I’d like to thank all the people who supported Heather through her illness over the past couple of years, particularly Angelo and Anne, who accompanied Heather to every chemotherapy session and stayed next to her through such a difficult time. Sadly Anne can’t be with us today but I know she feels very grateful to have spent so many hours with Heather over the past year. Angelo and Anne were a team: Angelo would drive Heather to the hospital and pick her up afterwards, stopping for an ice cream or a coffee on the way... I know Angelo always kept Heather’s spirits up. And Anne would sit with Heather while she had her chemo, keeping her company and chatting for hours. Their support means so much to those of us who weren’t nearby. And thank you to Mandy, for taking on a great responsibility and doing so much over the past few weeks to make sure all Heather’s wishes are met. I know what a huge job it is and I’m very grateful.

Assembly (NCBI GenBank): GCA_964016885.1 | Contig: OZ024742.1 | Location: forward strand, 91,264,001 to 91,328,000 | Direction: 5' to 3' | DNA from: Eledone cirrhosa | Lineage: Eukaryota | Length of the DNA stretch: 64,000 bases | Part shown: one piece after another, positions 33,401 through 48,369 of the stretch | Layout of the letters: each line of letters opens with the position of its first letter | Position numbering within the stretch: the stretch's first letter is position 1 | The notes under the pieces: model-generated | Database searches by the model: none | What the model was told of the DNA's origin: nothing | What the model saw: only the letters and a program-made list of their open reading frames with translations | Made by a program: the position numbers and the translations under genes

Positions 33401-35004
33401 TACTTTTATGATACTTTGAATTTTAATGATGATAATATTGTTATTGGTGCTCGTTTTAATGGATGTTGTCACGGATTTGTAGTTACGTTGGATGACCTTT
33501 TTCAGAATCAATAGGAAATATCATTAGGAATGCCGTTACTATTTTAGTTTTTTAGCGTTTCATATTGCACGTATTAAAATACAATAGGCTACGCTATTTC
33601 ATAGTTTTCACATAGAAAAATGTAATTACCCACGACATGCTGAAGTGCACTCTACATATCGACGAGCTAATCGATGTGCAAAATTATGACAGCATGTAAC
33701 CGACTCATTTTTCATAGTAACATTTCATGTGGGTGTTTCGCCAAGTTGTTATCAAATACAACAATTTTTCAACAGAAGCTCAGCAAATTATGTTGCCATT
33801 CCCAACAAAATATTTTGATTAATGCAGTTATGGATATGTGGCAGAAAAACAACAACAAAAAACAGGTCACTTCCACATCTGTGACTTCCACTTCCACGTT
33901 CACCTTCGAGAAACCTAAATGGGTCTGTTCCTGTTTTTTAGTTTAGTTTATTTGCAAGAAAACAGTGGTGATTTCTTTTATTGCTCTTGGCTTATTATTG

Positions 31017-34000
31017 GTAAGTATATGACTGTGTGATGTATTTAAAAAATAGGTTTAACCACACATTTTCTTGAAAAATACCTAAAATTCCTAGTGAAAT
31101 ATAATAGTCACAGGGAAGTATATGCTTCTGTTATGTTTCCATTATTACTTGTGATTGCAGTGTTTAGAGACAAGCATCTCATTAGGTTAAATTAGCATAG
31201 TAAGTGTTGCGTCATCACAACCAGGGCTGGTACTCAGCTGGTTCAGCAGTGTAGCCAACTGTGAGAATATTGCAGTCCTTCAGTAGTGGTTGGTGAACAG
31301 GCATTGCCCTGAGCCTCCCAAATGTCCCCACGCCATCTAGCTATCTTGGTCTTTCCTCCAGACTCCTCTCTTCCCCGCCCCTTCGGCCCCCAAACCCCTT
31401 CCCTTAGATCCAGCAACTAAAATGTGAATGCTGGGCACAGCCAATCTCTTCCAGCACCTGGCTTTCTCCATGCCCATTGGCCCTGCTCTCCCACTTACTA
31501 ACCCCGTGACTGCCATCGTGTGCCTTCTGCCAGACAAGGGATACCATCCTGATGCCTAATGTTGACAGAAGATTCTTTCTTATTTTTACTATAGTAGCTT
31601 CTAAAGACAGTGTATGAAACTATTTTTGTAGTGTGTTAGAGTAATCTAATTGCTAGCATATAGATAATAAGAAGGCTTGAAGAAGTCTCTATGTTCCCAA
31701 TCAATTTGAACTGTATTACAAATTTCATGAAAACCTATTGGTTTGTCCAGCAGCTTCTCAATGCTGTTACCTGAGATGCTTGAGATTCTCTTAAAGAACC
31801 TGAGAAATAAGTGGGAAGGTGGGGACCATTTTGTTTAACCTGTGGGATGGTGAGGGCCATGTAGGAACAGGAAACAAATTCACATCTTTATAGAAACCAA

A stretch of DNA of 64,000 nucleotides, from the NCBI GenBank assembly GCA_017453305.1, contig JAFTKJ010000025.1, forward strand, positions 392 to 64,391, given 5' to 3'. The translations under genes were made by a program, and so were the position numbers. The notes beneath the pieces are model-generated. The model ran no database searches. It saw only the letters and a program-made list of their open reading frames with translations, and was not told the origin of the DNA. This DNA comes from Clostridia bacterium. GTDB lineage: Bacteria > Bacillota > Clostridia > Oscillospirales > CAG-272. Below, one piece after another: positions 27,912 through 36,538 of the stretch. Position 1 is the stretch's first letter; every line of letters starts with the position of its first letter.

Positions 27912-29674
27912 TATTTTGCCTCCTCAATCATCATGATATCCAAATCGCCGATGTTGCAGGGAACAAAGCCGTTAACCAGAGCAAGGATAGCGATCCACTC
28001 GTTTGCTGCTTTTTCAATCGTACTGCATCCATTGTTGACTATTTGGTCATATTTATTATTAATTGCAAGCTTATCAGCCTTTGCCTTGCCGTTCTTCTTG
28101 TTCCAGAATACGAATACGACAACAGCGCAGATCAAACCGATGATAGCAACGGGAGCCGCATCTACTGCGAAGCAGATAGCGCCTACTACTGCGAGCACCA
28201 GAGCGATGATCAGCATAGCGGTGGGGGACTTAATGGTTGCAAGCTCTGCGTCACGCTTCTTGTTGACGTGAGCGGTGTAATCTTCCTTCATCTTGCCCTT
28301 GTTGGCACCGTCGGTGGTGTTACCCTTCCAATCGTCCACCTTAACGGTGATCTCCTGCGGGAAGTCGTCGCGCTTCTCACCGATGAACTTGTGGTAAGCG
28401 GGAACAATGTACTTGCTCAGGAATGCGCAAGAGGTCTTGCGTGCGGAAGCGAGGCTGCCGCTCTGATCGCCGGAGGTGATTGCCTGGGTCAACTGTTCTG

When my mum was heavily pregnant with me, and my dad was away on business, she and Heather went out one night for dinner near Piazza di Spagna. Apparently, it was the terrible suspension on Heather’s old Fiat Panda, which on their way home sent my mum into labour. Heather drove straight to the hospital and spent the night there with her. She was there for my mum when I was born, and it was a huge privilege for me to have been there when Heather died.
I know I speak for Nicole as well when I say that Heather was family. She was our Aunty Heather. She was the only person to dress up as Father Christmas and successfully convince me he must be real. For years I couldn’t work out who it was behind the beard. It was only when I was about 12, having just had the “birds and the bees” talk with my mum, that she finally revealed to me who it was. Learning that Father Christmas was really Heather in a beard was a big part of me growing up.